After Irma, America Should Scrap the Jones Act

Cui bono?

Photographer: Chris Goodney/Bloomberg via Getty Images

Another big hurricane, another temporary waiver of the Jones Act — the 1920 law mandating that goods and passengers shipped between U.S. ports be carried in U.S.-flagged ships, constructed primarily in the U.S., owned by U.S. citizens, and crewed by them or by U.S. legal permanent residents.

Circumstances did indeed demand a new stay on this dumb law — but it would be better to get rid of it altogether, as Senator John McCain and others have argued.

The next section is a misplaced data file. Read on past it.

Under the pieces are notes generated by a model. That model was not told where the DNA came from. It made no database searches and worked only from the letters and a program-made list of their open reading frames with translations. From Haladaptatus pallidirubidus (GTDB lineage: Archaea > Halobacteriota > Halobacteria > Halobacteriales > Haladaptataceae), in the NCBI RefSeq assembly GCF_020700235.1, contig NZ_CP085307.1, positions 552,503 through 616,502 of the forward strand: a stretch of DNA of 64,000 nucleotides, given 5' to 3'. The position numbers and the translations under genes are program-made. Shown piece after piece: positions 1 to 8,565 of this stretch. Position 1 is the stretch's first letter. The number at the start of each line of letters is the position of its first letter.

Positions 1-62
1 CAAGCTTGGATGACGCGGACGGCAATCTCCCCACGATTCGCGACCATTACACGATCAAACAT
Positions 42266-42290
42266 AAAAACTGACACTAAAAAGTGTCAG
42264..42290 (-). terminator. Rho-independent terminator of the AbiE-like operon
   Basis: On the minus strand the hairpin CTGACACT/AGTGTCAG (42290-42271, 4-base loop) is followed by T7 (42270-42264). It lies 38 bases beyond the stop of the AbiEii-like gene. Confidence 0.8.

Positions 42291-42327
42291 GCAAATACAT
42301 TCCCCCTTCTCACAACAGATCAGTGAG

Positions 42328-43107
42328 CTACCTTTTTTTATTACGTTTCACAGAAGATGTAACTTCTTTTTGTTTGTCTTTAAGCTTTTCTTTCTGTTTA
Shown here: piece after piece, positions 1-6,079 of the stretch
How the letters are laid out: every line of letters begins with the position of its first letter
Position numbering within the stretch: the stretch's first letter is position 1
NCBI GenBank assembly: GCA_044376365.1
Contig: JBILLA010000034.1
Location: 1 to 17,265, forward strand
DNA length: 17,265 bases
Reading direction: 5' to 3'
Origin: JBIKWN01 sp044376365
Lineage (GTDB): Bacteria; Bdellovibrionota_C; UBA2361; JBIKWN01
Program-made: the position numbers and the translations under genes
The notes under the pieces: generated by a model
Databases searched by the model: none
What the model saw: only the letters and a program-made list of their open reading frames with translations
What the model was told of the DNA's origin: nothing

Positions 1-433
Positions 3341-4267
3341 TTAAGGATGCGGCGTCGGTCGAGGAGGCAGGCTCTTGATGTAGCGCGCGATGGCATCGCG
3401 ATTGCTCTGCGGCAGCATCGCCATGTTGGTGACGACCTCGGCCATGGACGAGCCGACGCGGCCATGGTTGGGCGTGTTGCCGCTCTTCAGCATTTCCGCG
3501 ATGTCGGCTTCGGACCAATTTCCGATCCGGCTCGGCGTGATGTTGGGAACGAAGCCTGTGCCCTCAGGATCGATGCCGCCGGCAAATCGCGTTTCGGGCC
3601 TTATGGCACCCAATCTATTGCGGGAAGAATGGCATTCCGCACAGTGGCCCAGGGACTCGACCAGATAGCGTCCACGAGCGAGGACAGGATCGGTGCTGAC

The Jones Act was meant to ensure that the U.S. has a reliable merchant marine during times of national emergency. It has devolved into a classic protectionist racket that benefits a handful of shipbuilders and a dwindling number of U.S. mariners. It causes higher shipping costs that percolate throughout the economy, especially penalizing the people of Alaska, Guam, Hawaii and Puerto Rico.

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